... Newton Booth
. .. Charles R. Inner soil
... John P. Cochran
... Marcellns L. Stearns
'James M. Smith . .
John L Bevcridge
Thimias X. Hendricks
Cyrus C. Carpenter
Thomas A. Osborn
1 Preston II. Ieslie
William Pitt Kellogg
:N'elson Dingley, Jr....
James R. Grixtme
. Willuim Gaston
John J. Bagley
jCushman K. Davis
Charles II. Hardin
;.. II. Bradley
N. Hampshire. James A . Weston
New Jersey Joseph D. Iledle
New York Samuel J. Tilden
North Carolina. .Curtis H. Brogden
Ohio ' William Allen
Oregon La ray e tie F. G rover
Pennsylvania.. Joiin . liartraiut
iranici 11. LiiauiiKTiaiu.
James D. Porter, Jr.,
James L. Kemper... ...
lJohn J. Jacob
Republican 18 Republican 13
Ik'inoerat 20 Democrat 21
Independent 2 Indepindent 3
Temporary Ice Ponds.
Ice is no longer a luxury for the farmer.
It is a necessity. In many diflerent ways
it enables him to make the most of his
farm products. By usin; it to cool his
milk promptly he considerably improves
the quality and quantity of his dairy pro
duce, and in packing his butter for market
it is indispensable. Many farms are far from
a natural or ready-made artificial source of
ice-suppiy, and to the dwellers on these it
is important to know where the ice is to
come from. Probably there are farms, es
pecially in the West, whese there is no
chance for making a temporary pond, but
by far the greater jtart of our farms include
rolling land, which must somewhere af
ford a depression capable of being made
into a reservoir during the winter. The
best and surest way, of course, is to dam a
stream, no matter how small, at a place
where the conformation of the land is
such that a short dam will flood a broad sur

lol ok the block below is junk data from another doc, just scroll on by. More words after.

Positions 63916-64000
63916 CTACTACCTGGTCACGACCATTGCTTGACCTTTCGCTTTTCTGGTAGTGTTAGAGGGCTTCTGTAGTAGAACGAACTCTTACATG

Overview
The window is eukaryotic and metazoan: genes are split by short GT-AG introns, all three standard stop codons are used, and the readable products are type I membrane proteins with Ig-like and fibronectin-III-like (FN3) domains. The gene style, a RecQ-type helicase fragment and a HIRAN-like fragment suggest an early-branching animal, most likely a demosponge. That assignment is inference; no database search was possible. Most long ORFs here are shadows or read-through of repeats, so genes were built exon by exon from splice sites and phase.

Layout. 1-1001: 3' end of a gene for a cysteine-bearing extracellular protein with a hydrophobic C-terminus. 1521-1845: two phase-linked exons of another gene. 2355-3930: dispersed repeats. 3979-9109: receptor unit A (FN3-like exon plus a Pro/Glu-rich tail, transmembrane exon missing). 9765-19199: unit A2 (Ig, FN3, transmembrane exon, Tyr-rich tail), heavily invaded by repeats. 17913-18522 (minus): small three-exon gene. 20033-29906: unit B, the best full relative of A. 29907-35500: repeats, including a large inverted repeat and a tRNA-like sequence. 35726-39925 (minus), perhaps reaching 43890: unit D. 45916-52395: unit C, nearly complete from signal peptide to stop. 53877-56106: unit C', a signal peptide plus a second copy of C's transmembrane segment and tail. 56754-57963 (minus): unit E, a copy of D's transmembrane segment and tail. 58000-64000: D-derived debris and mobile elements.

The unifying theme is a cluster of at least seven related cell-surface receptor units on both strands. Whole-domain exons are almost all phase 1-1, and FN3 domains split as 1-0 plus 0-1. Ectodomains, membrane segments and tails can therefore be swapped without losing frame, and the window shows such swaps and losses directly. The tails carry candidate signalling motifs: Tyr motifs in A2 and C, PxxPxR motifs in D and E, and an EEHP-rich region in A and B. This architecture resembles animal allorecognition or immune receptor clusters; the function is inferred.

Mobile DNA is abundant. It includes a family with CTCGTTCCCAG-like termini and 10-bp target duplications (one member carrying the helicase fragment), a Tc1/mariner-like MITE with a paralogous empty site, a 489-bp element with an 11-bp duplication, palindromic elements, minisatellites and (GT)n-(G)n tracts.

face. It does not take a very large super
ficial area of water to lurnish ice enough
for a private establishment (half an acre
frozen six inches thick will yield 300 tons
of ice); and no doubt many farmers will
be able to find hollows in their land where
a comparatively small dam will Hood a
sufficient area. It is not by any means es
sential that the dam shall cross the bed of
a regular water course. The long storms
of early winter almost always set little
streams runnmg down depressions, which
receive the washings of a few acres. If a
water-tight dam be made across one of
these, it is probable that a pond large
enough for an ice-crop will be ready by
the time the heavy frosts set in. If the
pond is to be merely a temporary affair, it
is desirable that the dam shall be
to a certain extent portable, and
there is nothing so available and servicea
ble as common fence posts and hemlock
planks. Dig postr-holes say four feet deep
and six or eight feet apart along the line
of the proposed dam. If the posts are to
stand more than four feet above ground
they should be bedded in some kind of
concrete to secure solidity. The posts
should be braced on the down-stream side